4-0 out of 5 stars the long night
It is wonderful to discover forgotten gems and this is such a title. Too bad the producers, Kino Video, could have taken time to produce better sound. On Chapters #5 & #16 the sound cuts out on front speakers when using surround sound and comes only from the back. Very annoying. Kino Video offer a disclaimer sayin thisis due to the age of the film....bull. It is due to someone cutting out the sound when the film was being reproduced. I hope others will take time to write Kino Video...someone should be horsewhipped. Otherwise the picture quality is super.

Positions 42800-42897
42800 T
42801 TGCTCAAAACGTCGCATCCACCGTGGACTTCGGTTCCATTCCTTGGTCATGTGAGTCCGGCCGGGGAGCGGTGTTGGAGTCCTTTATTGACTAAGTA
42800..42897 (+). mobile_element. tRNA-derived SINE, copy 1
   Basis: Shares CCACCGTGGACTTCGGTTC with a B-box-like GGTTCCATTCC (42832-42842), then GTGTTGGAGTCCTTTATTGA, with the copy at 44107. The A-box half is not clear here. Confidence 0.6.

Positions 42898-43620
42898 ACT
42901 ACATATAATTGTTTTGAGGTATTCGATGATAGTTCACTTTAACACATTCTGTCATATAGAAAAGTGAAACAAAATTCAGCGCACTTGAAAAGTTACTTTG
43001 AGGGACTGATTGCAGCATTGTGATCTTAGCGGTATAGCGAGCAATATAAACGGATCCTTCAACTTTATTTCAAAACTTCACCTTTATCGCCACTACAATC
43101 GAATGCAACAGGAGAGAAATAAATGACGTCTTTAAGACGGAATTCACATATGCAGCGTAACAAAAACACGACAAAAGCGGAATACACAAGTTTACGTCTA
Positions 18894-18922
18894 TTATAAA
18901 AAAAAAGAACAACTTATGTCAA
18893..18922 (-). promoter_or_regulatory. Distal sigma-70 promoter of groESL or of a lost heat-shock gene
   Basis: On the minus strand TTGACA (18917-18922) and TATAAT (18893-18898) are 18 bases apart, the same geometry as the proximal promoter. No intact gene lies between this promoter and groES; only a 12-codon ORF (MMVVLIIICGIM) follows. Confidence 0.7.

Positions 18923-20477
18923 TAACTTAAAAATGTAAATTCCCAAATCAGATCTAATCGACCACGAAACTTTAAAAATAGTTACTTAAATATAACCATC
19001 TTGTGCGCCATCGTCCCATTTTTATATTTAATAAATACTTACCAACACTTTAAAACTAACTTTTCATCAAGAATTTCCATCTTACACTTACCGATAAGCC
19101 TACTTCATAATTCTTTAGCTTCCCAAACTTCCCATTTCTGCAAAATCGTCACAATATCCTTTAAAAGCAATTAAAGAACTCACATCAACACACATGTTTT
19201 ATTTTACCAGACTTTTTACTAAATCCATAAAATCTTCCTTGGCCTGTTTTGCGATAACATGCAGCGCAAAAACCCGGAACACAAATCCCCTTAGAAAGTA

5-0 out of 5 stars Good story, GREAT PHOTOGRAPHY
A simple, tightly-told story with amazing art direction, sets and photography. Effective, hammy acting all around adds to the mix to make a very enjoyable short movie. The disc supplements are an entertaining and informative icing on the cake.

4-0 out of 5 stars Underrrated film noir drama.